If this link rings a bell at all, order the book The Out of Sync Child by Carol Kranowitz. The specialty area that deals with Sensory Integration Disorder (SID) is called occupational therapy and it should be a professional who is used to dealing with kids.

    The fact that she's not showing signs of picking up when you're upset by age 5 can be a red flag for several disorders. Since you mentioned the personal space issue as being pronounced, you'll want to check out Non-verbal Learning Disorder. NLD is not something most GP's would pick up on. It's also common for parents of kids with NLD to say "We know there's a problem but we can't put our finger on it."

    What's her speech like? Any delays, or advanced/adult sounding speech?
    How about her interests--is she interested in the usual 5 year old girl stuff?
    Does she line up toys or household objects in straight lines or formations?

    I do think an assessment is indicated, but that you'll probably need to prepare really well to get your pediatrician to refer her.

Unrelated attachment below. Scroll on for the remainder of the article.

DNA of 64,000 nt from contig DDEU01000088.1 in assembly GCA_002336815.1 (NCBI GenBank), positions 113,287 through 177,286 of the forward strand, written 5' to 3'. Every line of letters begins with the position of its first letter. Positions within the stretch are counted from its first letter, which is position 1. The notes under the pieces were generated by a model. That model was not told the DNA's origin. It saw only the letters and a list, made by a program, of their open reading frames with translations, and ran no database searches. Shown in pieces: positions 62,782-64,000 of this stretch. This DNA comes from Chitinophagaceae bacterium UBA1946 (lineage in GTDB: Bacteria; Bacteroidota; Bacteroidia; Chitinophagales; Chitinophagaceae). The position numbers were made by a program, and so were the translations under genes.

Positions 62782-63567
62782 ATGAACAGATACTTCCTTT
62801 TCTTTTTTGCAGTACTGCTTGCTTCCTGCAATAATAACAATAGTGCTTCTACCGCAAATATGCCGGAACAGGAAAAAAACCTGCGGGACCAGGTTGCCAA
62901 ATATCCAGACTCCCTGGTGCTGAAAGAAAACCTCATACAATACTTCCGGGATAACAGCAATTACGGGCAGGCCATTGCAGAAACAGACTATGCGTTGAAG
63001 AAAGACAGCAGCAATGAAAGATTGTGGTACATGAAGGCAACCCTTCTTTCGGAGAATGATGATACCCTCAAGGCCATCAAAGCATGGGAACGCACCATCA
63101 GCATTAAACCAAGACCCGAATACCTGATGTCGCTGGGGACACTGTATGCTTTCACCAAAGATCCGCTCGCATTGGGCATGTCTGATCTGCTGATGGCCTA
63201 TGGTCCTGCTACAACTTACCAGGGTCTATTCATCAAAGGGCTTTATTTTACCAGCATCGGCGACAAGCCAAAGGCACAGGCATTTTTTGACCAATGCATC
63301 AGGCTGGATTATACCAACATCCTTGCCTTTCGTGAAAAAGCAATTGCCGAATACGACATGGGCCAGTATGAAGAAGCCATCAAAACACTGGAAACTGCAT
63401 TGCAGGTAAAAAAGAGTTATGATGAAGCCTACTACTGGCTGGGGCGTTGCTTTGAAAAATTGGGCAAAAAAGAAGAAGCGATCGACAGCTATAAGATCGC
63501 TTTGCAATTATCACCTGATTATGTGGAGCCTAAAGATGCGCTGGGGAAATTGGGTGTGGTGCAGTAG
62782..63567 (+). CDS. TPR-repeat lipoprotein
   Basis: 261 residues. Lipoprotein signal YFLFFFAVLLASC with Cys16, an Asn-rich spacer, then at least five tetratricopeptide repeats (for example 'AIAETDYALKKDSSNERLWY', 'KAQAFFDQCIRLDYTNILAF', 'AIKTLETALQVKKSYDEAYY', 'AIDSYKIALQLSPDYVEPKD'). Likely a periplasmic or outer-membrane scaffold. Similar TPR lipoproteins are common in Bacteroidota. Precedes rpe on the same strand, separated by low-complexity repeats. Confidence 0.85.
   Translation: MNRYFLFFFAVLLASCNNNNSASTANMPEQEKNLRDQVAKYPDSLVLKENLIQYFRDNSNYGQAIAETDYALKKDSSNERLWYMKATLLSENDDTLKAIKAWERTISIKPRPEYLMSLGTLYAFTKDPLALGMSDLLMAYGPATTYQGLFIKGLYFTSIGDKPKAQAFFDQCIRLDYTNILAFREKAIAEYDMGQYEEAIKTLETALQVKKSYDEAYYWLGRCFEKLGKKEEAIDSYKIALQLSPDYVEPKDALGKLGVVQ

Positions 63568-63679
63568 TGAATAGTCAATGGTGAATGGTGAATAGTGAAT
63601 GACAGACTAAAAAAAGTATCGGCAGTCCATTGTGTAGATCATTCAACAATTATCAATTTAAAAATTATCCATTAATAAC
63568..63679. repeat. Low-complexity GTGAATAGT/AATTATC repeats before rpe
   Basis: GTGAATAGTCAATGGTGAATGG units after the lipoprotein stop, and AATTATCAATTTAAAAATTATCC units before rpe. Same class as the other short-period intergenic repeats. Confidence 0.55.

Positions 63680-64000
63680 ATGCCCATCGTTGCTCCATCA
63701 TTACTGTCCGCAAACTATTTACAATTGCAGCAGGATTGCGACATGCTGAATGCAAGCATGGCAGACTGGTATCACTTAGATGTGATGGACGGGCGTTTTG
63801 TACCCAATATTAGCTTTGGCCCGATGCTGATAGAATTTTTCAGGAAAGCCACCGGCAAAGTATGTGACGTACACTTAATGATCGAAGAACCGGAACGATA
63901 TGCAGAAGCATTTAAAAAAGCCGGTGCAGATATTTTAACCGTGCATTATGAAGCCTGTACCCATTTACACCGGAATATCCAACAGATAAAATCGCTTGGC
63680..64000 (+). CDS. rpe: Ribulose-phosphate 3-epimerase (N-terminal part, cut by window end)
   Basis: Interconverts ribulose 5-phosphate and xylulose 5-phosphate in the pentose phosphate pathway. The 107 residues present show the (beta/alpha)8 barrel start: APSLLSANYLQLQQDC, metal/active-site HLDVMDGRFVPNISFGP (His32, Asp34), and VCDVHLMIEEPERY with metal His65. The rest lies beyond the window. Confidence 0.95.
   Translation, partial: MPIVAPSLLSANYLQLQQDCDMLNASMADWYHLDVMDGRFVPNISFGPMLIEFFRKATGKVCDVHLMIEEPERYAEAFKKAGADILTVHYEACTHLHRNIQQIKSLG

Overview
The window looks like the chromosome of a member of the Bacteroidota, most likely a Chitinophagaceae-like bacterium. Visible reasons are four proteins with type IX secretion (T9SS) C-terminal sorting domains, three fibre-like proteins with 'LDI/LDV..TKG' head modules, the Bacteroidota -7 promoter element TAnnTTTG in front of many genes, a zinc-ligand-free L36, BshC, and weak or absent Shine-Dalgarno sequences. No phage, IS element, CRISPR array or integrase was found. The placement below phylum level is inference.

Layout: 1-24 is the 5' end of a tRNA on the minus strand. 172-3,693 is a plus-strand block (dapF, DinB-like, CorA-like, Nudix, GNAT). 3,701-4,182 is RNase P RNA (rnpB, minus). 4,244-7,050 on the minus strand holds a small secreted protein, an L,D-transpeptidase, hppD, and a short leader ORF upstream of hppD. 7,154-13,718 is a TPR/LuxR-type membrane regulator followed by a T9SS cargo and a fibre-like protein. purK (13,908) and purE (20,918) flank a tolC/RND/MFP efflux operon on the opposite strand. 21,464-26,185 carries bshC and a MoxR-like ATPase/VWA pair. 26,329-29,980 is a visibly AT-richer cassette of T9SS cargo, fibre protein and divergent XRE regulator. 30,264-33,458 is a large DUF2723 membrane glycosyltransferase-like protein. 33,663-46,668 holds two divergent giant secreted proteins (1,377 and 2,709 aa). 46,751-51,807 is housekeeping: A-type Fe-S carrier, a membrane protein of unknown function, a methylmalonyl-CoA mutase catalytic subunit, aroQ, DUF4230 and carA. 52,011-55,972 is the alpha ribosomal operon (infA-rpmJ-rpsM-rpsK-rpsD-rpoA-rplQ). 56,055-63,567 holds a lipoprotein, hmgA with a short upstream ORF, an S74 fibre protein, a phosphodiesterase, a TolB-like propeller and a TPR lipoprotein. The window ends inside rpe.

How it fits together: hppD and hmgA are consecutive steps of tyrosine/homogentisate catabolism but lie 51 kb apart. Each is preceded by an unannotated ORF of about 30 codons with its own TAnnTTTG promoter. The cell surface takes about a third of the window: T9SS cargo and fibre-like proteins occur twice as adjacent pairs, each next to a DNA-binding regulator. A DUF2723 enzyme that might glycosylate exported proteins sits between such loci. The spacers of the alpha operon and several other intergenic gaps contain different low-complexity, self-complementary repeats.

Last edited: Feb 3, 2009
  3. SomewhereOutThere

    SomewhereOutThere Well-Known Member

    Hi there. Good advice from SRL. I'd want her evaluated by a neuropsychologist...but are you from the US? Each country is so different in the way they handle these things.
  4. jillm0871

    jillm0871 New Member

    Thanks for your responses. :eek:)

    I just wanted to add that she sensitive to bright lights. This might be part of the sensory thing??

    Her teacher thinks that she is bright and she does have good verbal skills compared to some children her age. She speaks in full sentences, asks questions (TONS --actually), likes to make up songs, rhymes in the song, understands patterns etc.